Little Pitchers, Big Ears

Sam had his first surgery today. A traumatic event for anyone, but especially hard for a boy who, well, makes a ginormous fuss over removing a band-aid. Because it will hurt. (Yes, my son LIMPED for two days after getting his first band-aid.)

Walking into the building, the atrium looks like a giant playland. As Boo ran from toy to toy in outright excitement, I had a little sinking feeling in the pit of my stomach.

You see, in my mind, if I have a child with a chronic condition, this environment is wonderful for making the repeated visits easier. However – for a child in a once-off situation, well, it seemed to me like a huge (cruel) joke. “Hey, kids, come play with these cool toys! Happy-happy-joy-joy! Oh, and here is an I.V.”

We all have heard the familiar phrase “little pitchers have big ears”. Initially, we were very careful talking about the subject, because his little imagination is, well, like mine – we can overthink a situation to death. So it was really amazing how much the little guy absorbed when we thought he wasn’t paying attention. When we did talk to him, we gave him the most basic information – this is not a kid that does well with details!

Don’t get me wrong – we had talked to Boo about his surgery, but in hindsight I realize we’d never actually used the word surgery. So I was a bit caught offguard – as was the boyo – when the nurses were dropping “surgery” like we say “fruit snacks” around here. Boo sat in the hospital bed, getting quieter and quieter by the minute. The nurses commented on how well he was doing, but I knew differently – the tiny wheels in his brain were churning frantically. It came to a head when a nurse brought in a little cup of the “happy juice” that was to help relax him before the anesthisiologist came to cart him off.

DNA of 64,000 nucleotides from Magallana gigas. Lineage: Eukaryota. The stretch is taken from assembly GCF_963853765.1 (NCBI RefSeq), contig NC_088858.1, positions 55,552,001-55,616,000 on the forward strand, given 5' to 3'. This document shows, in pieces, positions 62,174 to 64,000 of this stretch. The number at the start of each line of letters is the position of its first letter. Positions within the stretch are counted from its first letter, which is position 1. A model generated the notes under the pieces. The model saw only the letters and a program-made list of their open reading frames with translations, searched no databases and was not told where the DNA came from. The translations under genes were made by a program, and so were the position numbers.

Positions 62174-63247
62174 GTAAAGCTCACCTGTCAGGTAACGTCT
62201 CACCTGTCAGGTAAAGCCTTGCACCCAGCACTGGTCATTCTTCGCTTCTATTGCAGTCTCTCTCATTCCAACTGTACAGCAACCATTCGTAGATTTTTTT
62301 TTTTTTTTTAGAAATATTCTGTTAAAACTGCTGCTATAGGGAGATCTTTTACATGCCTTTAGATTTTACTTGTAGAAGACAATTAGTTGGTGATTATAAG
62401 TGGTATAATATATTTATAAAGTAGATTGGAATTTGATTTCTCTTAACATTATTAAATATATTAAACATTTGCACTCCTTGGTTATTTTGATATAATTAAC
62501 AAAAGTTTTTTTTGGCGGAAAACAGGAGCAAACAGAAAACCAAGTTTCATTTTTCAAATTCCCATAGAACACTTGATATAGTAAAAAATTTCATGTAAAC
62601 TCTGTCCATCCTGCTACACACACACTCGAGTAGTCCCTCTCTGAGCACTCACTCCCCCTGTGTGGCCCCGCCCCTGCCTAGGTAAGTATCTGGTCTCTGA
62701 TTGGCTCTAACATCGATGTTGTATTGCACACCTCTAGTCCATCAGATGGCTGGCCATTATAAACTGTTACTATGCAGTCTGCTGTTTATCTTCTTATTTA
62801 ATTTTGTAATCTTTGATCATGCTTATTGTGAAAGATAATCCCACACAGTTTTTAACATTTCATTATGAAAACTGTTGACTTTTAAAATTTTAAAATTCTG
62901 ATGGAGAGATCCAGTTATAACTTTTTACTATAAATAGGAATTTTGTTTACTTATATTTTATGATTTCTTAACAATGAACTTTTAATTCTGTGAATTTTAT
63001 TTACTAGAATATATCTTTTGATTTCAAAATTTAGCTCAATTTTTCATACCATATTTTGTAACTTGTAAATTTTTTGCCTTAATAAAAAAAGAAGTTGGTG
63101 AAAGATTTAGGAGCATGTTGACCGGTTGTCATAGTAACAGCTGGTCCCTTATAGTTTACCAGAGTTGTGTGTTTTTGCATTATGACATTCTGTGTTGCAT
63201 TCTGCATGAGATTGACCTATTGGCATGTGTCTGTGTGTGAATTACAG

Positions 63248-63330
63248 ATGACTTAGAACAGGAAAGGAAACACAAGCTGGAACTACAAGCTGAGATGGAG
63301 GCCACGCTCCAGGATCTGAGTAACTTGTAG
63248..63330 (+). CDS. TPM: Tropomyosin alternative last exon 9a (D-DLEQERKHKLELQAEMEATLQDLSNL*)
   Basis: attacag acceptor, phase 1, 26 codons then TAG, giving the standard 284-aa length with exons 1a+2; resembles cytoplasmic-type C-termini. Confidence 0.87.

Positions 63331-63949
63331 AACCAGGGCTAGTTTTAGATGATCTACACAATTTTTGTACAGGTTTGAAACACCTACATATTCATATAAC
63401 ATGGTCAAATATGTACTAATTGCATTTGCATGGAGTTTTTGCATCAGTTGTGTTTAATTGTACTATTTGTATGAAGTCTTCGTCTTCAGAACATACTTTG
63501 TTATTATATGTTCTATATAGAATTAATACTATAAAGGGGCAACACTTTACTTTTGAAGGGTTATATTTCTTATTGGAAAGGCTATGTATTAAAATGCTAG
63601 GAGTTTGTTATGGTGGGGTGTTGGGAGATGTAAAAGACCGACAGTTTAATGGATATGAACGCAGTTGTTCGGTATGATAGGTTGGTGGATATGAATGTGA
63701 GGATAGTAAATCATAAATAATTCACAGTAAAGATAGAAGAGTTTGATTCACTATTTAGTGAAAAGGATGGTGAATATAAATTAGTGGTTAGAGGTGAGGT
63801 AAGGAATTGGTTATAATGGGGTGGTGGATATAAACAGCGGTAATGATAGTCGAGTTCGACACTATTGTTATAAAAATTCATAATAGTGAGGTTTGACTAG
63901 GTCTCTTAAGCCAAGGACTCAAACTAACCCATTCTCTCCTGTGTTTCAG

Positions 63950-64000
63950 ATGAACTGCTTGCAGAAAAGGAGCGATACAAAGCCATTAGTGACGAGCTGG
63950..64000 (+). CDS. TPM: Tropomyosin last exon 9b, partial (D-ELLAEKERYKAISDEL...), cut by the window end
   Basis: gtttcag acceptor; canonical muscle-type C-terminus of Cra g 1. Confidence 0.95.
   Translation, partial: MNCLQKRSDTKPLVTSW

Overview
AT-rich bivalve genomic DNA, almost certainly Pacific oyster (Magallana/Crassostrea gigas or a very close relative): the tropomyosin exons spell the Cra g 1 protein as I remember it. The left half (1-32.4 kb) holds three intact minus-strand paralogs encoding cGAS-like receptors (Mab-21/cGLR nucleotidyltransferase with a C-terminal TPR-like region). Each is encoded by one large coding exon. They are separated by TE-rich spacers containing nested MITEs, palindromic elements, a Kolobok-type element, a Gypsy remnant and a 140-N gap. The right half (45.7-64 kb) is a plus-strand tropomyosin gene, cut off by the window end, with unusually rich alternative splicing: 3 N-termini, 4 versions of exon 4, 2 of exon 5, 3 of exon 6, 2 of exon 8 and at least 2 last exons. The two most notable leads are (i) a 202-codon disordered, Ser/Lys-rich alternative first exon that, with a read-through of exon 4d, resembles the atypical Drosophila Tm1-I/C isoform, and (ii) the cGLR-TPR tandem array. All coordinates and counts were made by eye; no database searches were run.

“Here, honey, you just drink this”. Boo folded his arms, gave her a look and said “No thanks. I don’t need it, I’m not going to have surgery. Can we go now?”

(I have to give him credit – he was very calm and mannerly. I’m so proud that something is sticking!)

Eventually, the threat of a needle was enough to have him tossing back the medicine like a shot of Jack Daniels (which, it was fast becoming apparent, that Daddy also needed right about then. He was turning red and redder by the second.) I handed over my iPhone and turned on my FooPets game, and then my Bubble Wrap game. I mean, who isn’t destressed by popping bubble wrap? So bubble wrap that reinflates and you can pop again, virtually? By the time they came to get him, he was completely loopy, and gave a parade wave to us as he and Ox were wheeled down the hall towards the OR. (And yes, somehow, Ox did stay with him. I can’t imagine the amount of germs on that poor critter…Ugh.)

When they finally let us see him, he was still waking up, but it wasn’t long before he realized he had an IV in his arm and completely freaked. To his credit, I have yet to have an IV that could be remotely called comfortable, no matter what the nurses tried to tell me, so I don’t blame him a minute for wanting that nasty thing out of his arm. He was blessed with a truly understanding nurse who got it, and got it out.

The interesting thing about youth (and the amazing amnesiac effects of Happy Juice)? By bedtime, Boo told his Daddy “I think I like surgery”. Yes, my 5yo is completely delusional. Great, isn’t it!

Then again, he also has an imaginary brother named Kevin, who isn’t in the house right now because he is in the hospital after getting hit by a train. So that wonderful imagination does come in handy in more than one way.

Needless to say, it is fast becoming a distant memory for Boo. To those mamas out there with kids who have a chronic illness I say “you are my hero”. Watching him hurt was the hardest thing I’ve ever done – right up there with the brilliant performance I gave staying strong. (Someone hand me my Oscar now, please) That there are moms who deal with this kind of situation on a daily basis is truly humbling.

And, we have learned, that our son is quite a stealthy listener; euphemisms are not beyond him. You can’t fool Boo!

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